On chaba, The Retinas really caught me off-guard with their songwriting skills. Ear-burrowing melodies combined with creative, disenchanted, slacker lyrics buried under just the right amount of fuzz are what drove me to book them this year for The Deli Philly’s Anniversary Bash (which absolutely ruled). I also was introduced to a lot of their kick-ass new material that night so hopefully you’ll be hearing more from them sooner than later.
 

 
5. Moor Mother – Fetish Bones (Don Giovanni)
 
I feel like Moor Mother’s Fetish Bones is a reflection of what I have become in 2016: politically charged and pissed off. Now, as I leave this god-awful year behind, I am encouraged to see how our art community will respond to this dystopia that now lays before us. The fight has only just begun.
 

 
6. Lushlife + CSLSX – Ritualize (Western Vinyl)
7. Them Jones – A Mountain of Nonsense (Self-released)
8. The Original Crooks and Nannies – Ugly Laugh (Self-released)
9. Japanese Breakfast – Psychopomp (Yellow K)
10.Tunji Ige – Missed Calls (Brainbandits/Bad Habits)
11. Great Thunder & Radiator Hospital – The Great Thunder Radiator Hospital Wedding Album (Stupid Bag)
12. Cherry – Gloom (Lame-O)
13. Needle Points – Feel Young (NeedLove)
14. So Totally – a cheap close-up of heaven (Self-released)
15. Suburban Living – Almost Paradise (6131)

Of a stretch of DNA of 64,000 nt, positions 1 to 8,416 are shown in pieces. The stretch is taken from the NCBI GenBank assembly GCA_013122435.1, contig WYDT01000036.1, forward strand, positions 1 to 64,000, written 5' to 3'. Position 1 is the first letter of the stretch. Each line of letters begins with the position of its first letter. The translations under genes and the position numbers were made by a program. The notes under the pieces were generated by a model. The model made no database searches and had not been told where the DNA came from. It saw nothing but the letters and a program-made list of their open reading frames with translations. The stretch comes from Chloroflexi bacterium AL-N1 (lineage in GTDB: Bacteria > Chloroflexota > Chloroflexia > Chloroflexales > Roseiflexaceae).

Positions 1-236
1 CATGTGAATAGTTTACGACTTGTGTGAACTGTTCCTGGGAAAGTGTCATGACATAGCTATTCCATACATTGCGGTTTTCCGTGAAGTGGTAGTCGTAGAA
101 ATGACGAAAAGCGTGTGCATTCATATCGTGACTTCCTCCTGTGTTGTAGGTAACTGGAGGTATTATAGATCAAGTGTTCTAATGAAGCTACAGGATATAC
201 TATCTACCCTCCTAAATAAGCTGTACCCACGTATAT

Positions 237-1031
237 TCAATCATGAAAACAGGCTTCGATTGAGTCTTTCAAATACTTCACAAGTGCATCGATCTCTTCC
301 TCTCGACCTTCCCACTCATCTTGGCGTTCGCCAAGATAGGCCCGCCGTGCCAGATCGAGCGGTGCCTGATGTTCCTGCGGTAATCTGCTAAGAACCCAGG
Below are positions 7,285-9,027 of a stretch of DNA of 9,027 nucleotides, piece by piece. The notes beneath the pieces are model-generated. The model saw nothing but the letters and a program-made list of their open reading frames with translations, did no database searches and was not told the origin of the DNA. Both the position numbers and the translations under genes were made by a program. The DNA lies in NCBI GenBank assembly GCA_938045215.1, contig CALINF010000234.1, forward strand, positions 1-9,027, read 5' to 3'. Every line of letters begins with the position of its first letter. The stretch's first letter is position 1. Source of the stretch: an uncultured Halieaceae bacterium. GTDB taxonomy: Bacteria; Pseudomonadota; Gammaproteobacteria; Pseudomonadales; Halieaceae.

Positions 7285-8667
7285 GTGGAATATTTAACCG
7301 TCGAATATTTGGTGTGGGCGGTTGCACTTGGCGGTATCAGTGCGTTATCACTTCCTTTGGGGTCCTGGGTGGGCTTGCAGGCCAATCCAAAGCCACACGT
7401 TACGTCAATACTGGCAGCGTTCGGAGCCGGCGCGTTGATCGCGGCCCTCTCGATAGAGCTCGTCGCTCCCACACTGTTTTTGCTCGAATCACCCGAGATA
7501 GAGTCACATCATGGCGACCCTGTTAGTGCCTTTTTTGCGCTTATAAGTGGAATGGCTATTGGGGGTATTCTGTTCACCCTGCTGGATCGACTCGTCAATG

16. The Afterglows – The Afterglows (Salinas/Stupid Bag)
17. Modern Baseball – Holy Ghost (Run For Cover)
18. Nothing – Tired of Tomorrow (Relapse)
19. American Trappist – American Trappist (Self-released)
20. Jo Kusy – You Break Me (Kooze Kontrol)
21. Purling Hiss – High Bias (Drag City)
22. Spring Onion – please relax (Self-released)
23. Abi Reimold – Wriggling (Sad Cactus)
24. Creepoid – Burner (WavePOP)
25. The Writhing SquaresIn the Void Above (Siltbreeze)
26. Wild At Heart – DEMO (Sensual World)
27. Slaughter Beach, Dog – Welcome (Lame-O)
28. Hezekiah Jones – Har! Har! Har! (Self-released)
29. Gorgeous Porch – The Champagne Laugh (Self-released)
30. Permanent Body – Permanent Body (Self-released)
31. Hello Shark – Delicate (Orindal)
32. Beach Slang – A Loud Bash Of Teenage Feelings (Polyvinyl)
33. Pinkwash – Collective Sigh (Don Giovanni)
34. Myrrias – Spectra (Soft Dystopia)
35. Queen of Jeans – Queen of Jeans (Third Uncle)
36. The Fantastic Imagination – Good Knight, Sweet Dreams (Self-released)
37. Pill Friends – Child Sacrifice (Out of Breath)
38. Residuels – Hurricane (Self-released)
39. Mary Lattimore/Jeff Zeigler – Music Inspired by Philippe Garrel’s Le Revelateur (Thrill Jockey)
40. Thin Lips – Riff Hard (Lame-O)
41. The Dove & The Wolf – I Don’t Know What To Feel (Self-released)
42. Ghost Gum – The Past, The Future, Dwelling there like space (Self-released)
43. Valley Exit – Valley Exit (Soft Dystopia)
44. Hurry – Guided Meditation (Lame-O)
45. Sad13 – Slugger (Carpark)
46. Camp Candle – ERE (Self-released)
47. Shelf Life – Alright, Okayy (Self-released)
48. Sheer Mag – III (Wilsuns RC/Static Shock)
49. Mumblr – The Never Ending Get Down (Fleeting Youth)
50. Honey Radar – Blank Cartoon (What’s Your Rupture)
   

Weekend Warrior, December 2 - 4